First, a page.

Your SlideShare is downloading. ×
Indian Higher Education - TiE Delhi NCR: Education and Training SIG Knowledge Series 23rd May
Upcoming SlideShare
Loading in...5

Thanks for flagging this SlideShare!

Oops! An error has occurred.


Saving this for later?

Get the SlideShare app to save on your phone or tablet. Read anywhere, anytime - even offline.

Text the download link to your phone

Standard text messaging rates apply

Indian Higher Education - TiE Delhi NCR: Education and Training SIG Knowledge Series 23rd May


Published on

Published in: Education

1 Like
  • Be the first to comment

No Downloads
Total Views
On Slideshare
From Embeds
Number of Embeds
Embeds 0
No embeds

Report content
Flagged as inappropriate Flag as inappropriate
Flag as inappropriate

Select your reason for flagging this presentation as inappropriate.

No notes for slide


  • 1. Indian Higher Education 22nd May, 2014
  • 2. Opportunities • India aims to increase GER (gross enrollment ratio) from ~19% in 2012 to 30% in 2020 – To achieve this, total capex and opex estimated to be USD 190 billion; higher education allocation in 11th Five Year Plan was USD 16.5 billion – This gap cannot be filled through public expenditure alone: private participation is inevitable • Number of students entering the higher education system is increasing at a steady rate – Number of people in age bracket 15-24 years, enrolled in higher education institutions, doubled from 30 million in 2004-05 to over 60 million in 2009-10 2
  • 3. Private universities catering to large portion of demand 3 Types of HEI’s in India Central Universities State Universities (Public) State Universities (Private) Deemed (Public & Private) Institutions of National Importance Out of ~ 35,000 colleges in the country, close to 75% are private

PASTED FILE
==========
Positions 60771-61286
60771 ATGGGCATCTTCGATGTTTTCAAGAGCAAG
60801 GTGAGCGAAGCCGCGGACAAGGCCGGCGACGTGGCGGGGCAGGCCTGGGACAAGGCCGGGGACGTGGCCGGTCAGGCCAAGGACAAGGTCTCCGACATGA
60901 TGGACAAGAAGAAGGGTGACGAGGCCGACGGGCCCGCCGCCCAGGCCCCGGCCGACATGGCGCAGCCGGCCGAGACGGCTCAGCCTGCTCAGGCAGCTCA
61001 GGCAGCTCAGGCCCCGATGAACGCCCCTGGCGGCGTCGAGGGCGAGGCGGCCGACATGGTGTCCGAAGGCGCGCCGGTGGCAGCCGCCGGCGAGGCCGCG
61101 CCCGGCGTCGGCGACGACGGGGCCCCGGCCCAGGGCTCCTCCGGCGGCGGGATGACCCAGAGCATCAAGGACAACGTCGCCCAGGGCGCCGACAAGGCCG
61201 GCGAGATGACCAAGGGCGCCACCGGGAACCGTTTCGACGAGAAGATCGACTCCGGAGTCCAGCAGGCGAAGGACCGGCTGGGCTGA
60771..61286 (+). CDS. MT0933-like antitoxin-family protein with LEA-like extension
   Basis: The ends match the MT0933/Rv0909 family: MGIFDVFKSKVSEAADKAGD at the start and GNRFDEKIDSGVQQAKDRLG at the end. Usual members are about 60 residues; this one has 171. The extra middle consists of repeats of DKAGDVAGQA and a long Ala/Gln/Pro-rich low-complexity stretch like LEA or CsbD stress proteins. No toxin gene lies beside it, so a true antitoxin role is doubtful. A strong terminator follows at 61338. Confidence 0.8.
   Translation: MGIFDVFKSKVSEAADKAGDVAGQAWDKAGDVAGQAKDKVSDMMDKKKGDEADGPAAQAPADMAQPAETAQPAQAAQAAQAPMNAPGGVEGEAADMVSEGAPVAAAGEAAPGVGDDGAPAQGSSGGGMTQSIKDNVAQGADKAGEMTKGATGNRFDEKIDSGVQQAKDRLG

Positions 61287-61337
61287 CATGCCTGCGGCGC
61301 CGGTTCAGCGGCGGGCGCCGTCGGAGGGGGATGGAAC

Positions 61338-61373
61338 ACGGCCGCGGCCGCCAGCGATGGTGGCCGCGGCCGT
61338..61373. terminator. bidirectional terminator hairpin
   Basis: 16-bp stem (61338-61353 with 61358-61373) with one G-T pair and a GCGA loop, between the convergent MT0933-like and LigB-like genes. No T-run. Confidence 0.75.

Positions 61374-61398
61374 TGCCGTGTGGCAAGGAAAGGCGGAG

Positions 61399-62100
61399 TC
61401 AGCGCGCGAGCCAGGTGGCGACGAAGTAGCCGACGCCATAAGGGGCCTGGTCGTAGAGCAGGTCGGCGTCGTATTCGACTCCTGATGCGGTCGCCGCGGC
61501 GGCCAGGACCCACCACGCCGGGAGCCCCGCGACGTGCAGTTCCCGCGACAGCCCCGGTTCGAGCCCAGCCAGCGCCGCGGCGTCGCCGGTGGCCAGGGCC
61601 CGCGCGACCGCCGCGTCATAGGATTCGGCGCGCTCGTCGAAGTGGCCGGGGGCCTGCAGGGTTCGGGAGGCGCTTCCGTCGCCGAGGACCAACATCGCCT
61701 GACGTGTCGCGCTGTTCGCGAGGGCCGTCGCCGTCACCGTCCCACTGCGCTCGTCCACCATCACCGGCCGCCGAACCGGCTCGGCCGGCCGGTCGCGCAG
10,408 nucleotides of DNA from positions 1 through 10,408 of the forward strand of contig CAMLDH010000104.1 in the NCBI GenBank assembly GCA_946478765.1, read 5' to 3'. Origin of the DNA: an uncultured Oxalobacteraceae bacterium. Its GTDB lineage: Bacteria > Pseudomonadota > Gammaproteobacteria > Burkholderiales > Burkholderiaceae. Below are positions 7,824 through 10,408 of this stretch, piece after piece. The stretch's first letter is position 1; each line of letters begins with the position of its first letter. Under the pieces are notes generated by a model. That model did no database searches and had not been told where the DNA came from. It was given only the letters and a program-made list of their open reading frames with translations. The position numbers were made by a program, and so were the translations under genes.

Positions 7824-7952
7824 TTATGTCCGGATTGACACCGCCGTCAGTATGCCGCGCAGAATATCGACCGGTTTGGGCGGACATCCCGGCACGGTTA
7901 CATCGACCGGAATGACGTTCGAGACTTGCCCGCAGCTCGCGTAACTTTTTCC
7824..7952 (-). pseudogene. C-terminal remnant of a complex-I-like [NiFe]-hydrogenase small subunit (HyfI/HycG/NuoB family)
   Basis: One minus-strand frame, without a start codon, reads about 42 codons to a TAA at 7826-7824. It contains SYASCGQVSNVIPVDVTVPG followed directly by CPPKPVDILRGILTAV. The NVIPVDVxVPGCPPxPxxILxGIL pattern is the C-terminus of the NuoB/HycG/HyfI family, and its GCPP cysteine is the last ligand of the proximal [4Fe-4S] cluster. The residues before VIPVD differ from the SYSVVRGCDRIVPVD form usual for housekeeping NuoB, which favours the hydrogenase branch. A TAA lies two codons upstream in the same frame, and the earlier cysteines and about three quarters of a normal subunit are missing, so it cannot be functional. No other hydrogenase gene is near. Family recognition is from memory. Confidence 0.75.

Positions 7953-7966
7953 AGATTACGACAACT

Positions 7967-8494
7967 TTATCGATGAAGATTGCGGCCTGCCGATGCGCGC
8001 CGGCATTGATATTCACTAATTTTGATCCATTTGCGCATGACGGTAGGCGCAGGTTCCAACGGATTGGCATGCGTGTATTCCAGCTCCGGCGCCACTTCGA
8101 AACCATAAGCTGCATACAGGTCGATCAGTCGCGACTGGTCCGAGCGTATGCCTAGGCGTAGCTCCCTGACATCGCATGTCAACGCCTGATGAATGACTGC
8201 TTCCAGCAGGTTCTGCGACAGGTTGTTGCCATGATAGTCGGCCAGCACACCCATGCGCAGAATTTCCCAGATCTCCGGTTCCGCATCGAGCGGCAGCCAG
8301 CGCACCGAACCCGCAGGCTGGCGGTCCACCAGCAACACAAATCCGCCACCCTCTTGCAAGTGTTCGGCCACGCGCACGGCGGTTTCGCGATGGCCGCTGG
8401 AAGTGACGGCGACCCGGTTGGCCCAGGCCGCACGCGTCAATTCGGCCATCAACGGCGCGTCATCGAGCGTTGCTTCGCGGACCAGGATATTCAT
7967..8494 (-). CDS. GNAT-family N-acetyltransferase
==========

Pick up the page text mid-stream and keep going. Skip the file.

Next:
• 4. State Private University Acts encouraging growth of non-public institutions 4 • Many Indian states passing their own private university acts – Making it easier for private players to enter the space – E.g.: Haryana, Rajasthan, Uttar Pradesh etc. • Significant autonomy to design curriculum and set fees being given • Indians willing to pay more for high-quality education – In the last 6-7 years, the average household spend on education has risen by 21% – More awareness of high-quality higher education; no. of students going abroad for expensive education increasing
  • 5. Hurdles to achieving excellence • Focus on quantitative aspects rather than qualitative – Quality measured only in terms of areas built, number of books bought etc. • Low incentive for innovation – Institutions wary of experimentation due to set rules • Short-term approach of institution builders – Great institutions take years to create • Treating teachers as cost that needs to be minimized – Faculty the real assets of an institution • All stakeholders esp. private players, not involved in policy- making – Leads to mediocre levels of quality targets being set by government5
  • 6. Ashoka University – Bringing Ivy League quality education to India • Aiming high: ‘To build one of the finest universities of the world in India founded on the principles of liberal learning’ • Carefully selected faculty: Only those with high-quality credentials (PhD’s from best universities) • Leveraging collaborations: Across the spectrum partnerships: from Ivy League (UPenn) to small liberal arts college (Carleton) • Innovative Curriculum: Focus on critical thinking, problem solving, communication and leadership • Credible founders: Philanthropists genuinely passionate about education and committed for the long term 6
  • 7. Thanks 7